No More Natural Teeth: Deciding Between Implants and Dentures

Which Dental Specialist Do You Need To See?

by Jeremiah Barnett

Although most people already visit a general dentist, the American Dental Association recognizes ten specialties. Dentists that have trained in these specialties have spent extra time in school compared to general dentists. Some specialties, like dental public health, focus on the community rather than a single patient; but, there are many specialists that can treat individual problems.

If you don't have a general dentist yet, but you have a specific problem that needs to be addressed, you may want to seek out a specialist in your area. Read on to learn about four dental specialties. 

Dental Anesthesiology

Dentists with certifications in this specialty have a great understanding of anesthesiology and pain management. Although you may think that you would only need a dentist with this training for surgery, dentists with this specialty are great if you need sedation dentistry. People with anxiety or dental phobia may need different levels of sedation, so if you are nervous about going to the dentist, consider a dental service provider that focuses on this specialty. Dental anesthesiology specialists are also helpful when a patient has a disability. Some patients with disabilities cannot sit still, so it can be dangerous to work on them unless they are sedated.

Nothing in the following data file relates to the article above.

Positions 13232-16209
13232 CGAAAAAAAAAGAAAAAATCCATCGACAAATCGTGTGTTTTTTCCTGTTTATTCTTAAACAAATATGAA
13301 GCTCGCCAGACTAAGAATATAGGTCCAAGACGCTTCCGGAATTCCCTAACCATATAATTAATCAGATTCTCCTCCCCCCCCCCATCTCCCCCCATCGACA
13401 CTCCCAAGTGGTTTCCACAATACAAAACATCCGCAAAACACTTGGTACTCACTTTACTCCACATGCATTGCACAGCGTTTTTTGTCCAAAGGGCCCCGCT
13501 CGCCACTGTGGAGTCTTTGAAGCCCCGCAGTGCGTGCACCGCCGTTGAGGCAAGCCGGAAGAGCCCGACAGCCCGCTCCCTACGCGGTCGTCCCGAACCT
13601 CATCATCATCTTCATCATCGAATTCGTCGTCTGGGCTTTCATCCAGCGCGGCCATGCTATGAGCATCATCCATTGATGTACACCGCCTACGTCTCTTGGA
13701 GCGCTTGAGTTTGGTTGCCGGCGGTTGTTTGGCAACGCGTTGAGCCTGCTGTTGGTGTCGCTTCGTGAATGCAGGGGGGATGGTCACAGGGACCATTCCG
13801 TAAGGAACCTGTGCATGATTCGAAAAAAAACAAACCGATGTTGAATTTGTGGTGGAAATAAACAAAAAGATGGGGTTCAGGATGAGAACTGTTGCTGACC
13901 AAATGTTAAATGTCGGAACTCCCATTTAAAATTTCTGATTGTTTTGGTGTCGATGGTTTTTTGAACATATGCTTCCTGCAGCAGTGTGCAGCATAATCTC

Pediatric Dentistry

If you have children or teens, you may want to find a pediatric dentistry specialist. Pediatric dentists know how to work with children and adolescents really well. Their offices are often very inviting and have a fun atmosphere for children. A pediatric specialist can also help you assess your child's orthodontic needs. He or she may recommend interceptive orthodontics, a branch of dentistry that deals with preventing malocclusions. Interceptive orthodontics at an early age could eliminate the need for extensive orthodontic treatment down the road.


If you are missing teeth or gum tissue, then you may want to visit a prosthodontic specialist. These specialists can replace missing teeth with crowns, bridges, dental implants, dentures, and partials. 


A periodontist is a specialist who focuses on gum tissue and supporting structures around your teeth. If you don't floss or you have deep gum pockets that are inflammed, you could be at risk for gingivitis and gum disease. If left untreated, gum disease can cause you to lose your teeth and jaw bone. Gum disease is also linked to other health conditions and can raise your risk of heart disease. A periodontal specialist can perform a deep cleaning below the gumline--called scaling and root planing--to clear your gum pockets of bacteria. 

As you can see, there are many unique issues that could use the expertise of a specialist. Check out dental services in your local area for more information or referrals.